Northern Exposure

Alaska for a summer escape
Glacier Bay National Park, Alaska

 

Travel restrictions are loosening up, which is good news for those wishing to escape the Deep South’s apex of summer and head to cooler destinations, such as Alaska. While foreign-flagged cruise ships may not have returned full force to Alaskan waters, smaller ships within the 49th state offer great ways to explore individual regions, especially for those wanting to experience nature and wildlife up close. The popular Alaska Railroad has reinstated its summer schedule to several destinations. Best of all, travelers have more flying options to Alaska, including a direct flight to Anchorage and Fairbanks from Houston and Atlanta.

Spanning an area larger than Texas, Alaska offers much to visitors. Start with a list of what you hope to see, then determine your comfort level, whether a rugged cabin in the woods or a luxury cruise ship, and how you wish to get around. We have a few suggestions to help you decide the best course of action.


STAY

It’s a short boat ride from downtown Sitka to the small island that houses the Sitka Lighthouse. Visitors don’t come here to tour a lighthouse, however, they come to revel in the spectacular views of harbor and town, rest beside blazing fire pits, cook in the chef’s kitchen and brag that they’ve slept in a lighthouse. Visitors to the unique accommodations enjoy a private boat dock with kayaks, trails throughout the one-acre island and a chance to sleep in the lighthouse pinnacle, if one can endure the endless sunlight in Alaska in summer. The town of Sitka features charming boutiques and restaurants, wildlife such as bald eagles everywhere and a fascinating history.

For those who long to snare salmon or get on the water, Alaska Wildland Adventures offers three options: the Kenai Riverside Lodge that’s an easy drive from Anchorage or Steward, the Kenai Backcountry Lodge that requires a raft ride down the Kenai River and the Kenai Fjords Glacier Lodge accessible by boat from Seward. All include comfortable cabins and lodges, delicious meals and numerous chances to enjoy the outdoors.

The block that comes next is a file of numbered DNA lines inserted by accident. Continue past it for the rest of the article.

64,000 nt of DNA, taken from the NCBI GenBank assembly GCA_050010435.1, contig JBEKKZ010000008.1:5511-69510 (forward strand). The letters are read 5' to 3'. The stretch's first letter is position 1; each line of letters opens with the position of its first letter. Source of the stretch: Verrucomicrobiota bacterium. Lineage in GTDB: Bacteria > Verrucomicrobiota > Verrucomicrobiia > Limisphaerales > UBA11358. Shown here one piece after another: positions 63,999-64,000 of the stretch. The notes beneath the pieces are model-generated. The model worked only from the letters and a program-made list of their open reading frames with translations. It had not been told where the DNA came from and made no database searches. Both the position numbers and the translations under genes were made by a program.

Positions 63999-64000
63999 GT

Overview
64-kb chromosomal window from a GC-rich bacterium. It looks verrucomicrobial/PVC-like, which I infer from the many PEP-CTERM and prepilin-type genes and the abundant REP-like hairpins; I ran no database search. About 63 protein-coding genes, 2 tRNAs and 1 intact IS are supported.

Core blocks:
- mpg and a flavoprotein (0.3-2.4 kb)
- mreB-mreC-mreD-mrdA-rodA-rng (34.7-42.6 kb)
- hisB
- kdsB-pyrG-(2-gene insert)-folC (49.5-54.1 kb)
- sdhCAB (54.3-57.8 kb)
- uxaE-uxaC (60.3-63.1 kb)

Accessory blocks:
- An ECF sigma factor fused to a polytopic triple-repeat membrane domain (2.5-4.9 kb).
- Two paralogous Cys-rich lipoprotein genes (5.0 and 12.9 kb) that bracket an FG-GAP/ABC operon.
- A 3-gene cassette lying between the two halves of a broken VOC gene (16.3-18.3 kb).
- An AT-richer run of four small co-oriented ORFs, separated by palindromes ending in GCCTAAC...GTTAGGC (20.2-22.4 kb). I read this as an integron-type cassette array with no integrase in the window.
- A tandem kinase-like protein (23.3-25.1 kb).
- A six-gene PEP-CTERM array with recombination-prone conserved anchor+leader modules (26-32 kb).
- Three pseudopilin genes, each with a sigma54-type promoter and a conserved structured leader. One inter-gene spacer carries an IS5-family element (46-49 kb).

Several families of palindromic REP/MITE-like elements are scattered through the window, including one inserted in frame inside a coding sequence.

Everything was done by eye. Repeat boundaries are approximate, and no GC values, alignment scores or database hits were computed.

EXPLORE

Denali National Park and Preserve has extended private vehicle access through the park by reservation, meaning visitors can now drive to mile marker 30 instead of stopping at mile marker 15. We suggest parking the car and enjoying one of the park’s many guided tours, such as the Tundra Wilderness Tour that takes visitors 60 miles inside the park. A tour the whole family will enjoy — although outside the park — is the Husky Homestead Tour, where four-time Iditarod Champion Jeff King explains raising Alaskan Huskies.


FLY, THEN CLIMB ABOARD

The easiest way to visit the main areas of Alaska is to fly into Anchorage or Fairbanks, then rent a car and explore. Anchorage, the state’s largest city with an international airport, offers several state and national parks, the 11-mile Tony Knowles Coastal Trail and numerous attractions.

For those who rather not drive, hop on the Alaska Railroad that takes passengers between Anchorage and Seward, plus daily trips to glaciers and from Anchorage to Fairbanks with a stop at Denali National Park, home to North America’s largest mountain. In addition to being delivered to exquisite sites and viewing wildlife such as grizzly bears and moose, passengers are treated to delightful meals and drinks aboard the train.


CRUISE

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Several Alaska-based cruise companies offer smaller, more intimate expeditions in summer. UnCruise Adventures, for instance, celebrates its 25th year this summer, offering seven to 14-day itineraries on Alaska’s lesser-known waterways. They cruise visitors to Glacier Bay National Park, only accessible by water. Alaskan Dream Cruises, operated by Alaska natives of the Tlingit tribe, also sails to Glacier Bay and Inside Passage cities such as Sitka, Juneau and Ketchikan. Their new five-night “North to True Alaska Expedition” celebrates their 10-year anniversary. Lindblad Expeditions-National Geographic will add additional voyages to their 2021 summer season, including a “Wild Alaska Escape.”